Action needed to ensure Britain’s energy supplies remain secure

Ofgem recommends far reaching energy market reforms to consumers, industry and government. The unprecedented combination of the global financial crisis, tough environmental targets, increasing gas import dependency and the closure of ageing power stations has combined to cast reasonable doubt over whether the current energy arrangements will deliver secure and sustainable energy supplies Prompt action will reduce risk to energy supplies, help lower costs to consumers and help progress towards climate change targets.

Ofgem today published its Project Discovery conclusions after extensive consultation and analysis. They confirm the need to act to deliver both security of supply and environmental objectives at affordable prices beyond the middle of this decade. Prompt action will ensure that consumers do not pay more than is necessary and also allows
time for a wider range of reforms to be considered.

Ofgem has put forward a wide range of options for further consultation, including improved market signals, obligations on suppliers and capacity tenders to give greater confidence to help meet our carbon targets. Other options also include more structural reform ranging from a centralised renewables market through to a central buyer of energy.

Ofgem’s Chief Executive, Alistair Buchanan, said: “Our evidence shows that Britain has a window of opportunity to put in place far reaching reforms to meet the potential security of supply challenges we may face beyond the middle of this decade. We do not advocate change lightly, but all the facts point to the need for reforms now to provide resilient supply security. Acting earlier will also help keep costs as low as possible for consumers and business.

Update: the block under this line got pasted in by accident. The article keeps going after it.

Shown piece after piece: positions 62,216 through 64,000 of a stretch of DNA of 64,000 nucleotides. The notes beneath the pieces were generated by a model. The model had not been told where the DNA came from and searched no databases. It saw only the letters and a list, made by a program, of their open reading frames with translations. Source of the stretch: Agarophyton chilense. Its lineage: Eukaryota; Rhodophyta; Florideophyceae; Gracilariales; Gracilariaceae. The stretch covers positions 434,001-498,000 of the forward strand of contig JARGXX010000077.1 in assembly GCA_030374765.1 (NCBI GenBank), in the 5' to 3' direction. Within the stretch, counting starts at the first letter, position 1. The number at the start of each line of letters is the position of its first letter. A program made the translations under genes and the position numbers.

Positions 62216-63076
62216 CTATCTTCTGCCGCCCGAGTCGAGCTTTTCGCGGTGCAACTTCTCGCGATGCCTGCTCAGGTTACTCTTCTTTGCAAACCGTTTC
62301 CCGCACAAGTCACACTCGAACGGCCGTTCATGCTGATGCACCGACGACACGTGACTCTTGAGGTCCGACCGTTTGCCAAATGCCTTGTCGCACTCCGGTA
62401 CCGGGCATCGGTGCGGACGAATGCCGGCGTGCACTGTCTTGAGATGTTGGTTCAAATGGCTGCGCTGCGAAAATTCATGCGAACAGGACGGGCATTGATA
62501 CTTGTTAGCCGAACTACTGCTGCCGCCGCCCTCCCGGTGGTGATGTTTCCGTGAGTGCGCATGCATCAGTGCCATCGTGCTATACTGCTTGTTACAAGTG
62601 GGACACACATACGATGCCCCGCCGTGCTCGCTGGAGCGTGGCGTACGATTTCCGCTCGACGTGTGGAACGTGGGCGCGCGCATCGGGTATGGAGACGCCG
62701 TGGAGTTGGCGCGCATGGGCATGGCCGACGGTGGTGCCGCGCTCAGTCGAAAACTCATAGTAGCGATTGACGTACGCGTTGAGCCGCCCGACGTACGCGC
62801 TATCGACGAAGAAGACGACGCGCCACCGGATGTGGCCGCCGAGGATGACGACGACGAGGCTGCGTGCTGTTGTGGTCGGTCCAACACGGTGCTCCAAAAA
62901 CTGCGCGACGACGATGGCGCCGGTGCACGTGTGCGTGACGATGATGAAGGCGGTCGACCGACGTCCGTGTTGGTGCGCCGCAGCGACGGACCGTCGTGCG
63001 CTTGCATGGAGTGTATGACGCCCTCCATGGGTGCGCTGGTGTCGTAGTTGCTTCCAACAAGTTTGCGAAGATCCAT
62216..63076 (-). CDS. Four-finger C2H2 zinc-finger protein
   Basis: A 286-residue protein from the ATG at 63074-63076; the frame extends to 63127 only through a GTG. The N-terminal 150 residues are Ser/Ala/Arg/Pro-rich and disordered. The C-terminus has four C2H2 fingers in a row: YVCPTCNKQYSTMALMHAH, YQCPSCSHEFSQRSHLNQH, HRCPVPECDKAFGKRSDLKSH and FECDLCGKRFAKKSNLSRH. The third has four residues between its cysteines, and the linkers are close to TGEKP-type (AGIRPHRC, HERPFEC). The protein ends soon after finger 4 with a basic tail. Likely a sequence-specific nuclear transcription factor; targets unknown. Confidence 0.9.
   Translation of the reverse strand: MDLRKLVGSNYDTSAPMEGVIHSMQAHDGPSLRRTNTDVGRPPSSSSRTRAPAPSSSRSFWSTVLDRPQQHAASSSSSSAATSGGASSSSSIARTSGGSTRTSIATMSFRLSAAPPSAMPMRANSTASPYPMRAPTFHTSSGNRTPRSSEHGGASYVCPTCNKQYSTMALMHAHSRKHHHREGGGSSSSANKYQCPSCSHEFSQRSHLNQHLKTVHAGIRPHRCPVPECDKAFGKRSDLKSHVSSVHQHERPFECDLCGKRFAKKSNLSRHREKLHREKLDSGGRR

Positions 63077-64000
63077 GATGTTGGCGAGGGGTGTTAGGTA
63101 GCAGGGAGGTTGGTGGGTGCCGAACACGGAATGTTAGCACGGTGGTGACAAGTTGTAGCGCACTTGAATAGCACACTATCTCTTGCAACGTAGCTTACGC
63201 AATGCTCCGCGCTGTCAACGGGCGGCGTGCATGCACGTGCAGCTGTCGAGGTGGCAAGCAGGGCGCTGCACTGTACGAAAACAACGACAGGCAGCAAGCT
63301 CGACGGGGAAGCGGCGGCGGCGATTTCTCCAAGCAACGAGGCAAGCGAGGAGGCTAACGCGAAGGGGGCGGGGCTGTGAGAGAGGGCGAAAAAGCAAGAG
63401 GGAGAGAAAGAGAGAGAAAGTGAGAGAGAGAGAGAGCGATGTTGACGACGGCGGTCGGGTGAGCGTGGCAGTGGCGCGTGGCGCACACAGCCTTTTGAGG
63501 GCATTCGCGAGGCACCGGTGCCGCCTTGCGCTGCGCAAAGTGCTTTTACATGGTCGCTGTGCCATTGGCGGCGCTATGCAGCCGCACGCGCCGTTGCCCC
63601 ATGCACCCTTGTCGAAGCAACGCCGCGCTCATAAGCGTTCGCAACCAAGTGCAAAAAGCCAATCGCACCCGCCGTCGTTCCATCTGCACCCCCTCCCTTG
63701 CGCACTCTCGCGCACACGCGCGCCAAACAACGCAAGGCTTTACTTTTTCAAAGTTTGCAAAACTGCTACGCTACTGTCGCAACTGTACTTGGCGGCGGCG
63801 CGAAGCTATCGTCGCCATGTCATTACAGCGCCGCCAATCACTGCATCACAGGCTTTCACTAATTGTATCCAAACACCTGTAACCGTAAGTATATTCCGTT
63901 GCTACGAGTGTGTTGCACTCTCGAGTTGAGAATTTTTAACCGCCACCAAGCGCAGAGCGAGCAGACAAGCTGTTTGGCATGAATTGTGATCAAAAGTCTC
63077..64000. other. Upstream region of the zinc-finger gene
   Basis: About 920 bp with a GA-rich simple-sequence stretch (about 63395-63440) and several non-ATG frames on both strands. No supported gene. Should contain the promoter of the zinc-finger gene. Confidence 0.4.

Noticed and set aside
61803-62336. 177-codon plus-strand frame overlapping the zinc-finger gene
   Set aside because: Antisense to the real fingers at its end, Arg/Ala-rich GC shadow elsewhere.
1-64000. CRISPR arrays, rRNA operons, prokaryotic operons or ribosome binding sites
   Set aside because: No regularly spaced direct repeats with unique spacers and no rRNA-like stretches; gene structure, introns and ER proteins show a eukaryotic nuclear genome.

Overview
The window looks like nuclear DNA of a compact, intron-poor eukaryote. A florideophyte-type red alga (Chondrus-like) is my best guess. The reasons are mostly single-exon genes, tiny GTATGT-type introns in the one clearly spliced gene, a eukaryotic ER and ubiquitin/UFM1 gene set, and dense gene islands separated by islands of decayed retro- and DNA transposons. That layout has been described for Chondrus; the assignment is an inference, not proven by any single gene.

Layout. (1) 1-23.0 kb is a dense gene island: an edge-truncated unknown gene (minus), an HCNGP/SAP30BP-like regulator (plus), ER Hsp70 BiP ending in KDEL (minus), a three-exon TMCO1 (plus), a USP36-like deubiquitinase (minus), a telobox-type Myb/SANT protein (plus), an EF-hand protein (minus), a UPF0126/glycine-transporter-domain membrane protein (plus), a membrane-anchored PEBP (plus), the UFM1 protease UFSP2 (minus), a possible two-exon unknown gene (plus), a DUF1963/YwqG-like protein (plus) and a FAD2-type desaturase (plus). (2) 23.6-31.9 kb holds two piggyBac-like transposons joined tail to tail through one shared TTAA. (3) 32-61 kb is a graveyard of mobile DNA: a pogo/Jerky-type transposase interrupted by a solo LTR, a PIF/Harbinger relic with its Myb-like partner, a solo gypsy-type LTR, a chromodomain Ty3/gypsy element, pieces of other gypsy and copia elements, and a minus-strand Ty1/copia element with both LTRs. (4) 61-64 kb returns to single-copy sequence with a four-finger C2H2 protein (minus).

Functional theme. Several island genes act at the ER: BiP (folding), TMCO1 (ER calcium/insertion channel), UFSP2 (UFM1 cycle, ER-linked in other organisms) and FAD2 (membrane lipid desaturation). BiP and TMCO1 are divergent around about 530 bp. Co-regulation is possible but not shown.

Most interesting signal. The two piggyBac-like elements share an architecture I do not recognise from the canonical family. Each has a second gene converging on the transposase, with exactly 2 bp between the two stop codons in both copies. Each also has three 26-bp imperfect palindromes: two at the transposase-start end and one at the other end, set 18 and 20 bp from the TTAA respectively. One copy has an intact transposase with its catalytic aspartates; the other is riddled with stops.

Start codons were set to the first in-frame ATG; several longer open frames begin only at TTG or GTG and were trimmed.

“The overwhelming majority of responses to Ofgem’s October consultation show that there is an increasing consensus that leaving the present system of market arrangements and other incentives unchanged is not an option. Ofgem has therefore put forward a range of possible options to unlock the up to £200 billion of investment Britain may need. We are keen to work with Government to find the best way forward.”

Reform is needed because a combination of factors have come together including: the global financial crisis, significant world-wide demand for investment in energy, tough EU emissions targets, the closure of ageing power stations and an increasing dependency on gas imports. The outcome of Copenhagen, in terms of lower carbon prices, reinforces the climate of significant uncertainty just when an unprecedented level of investment is required.

OFGEM – Wednesday 3 February 2010


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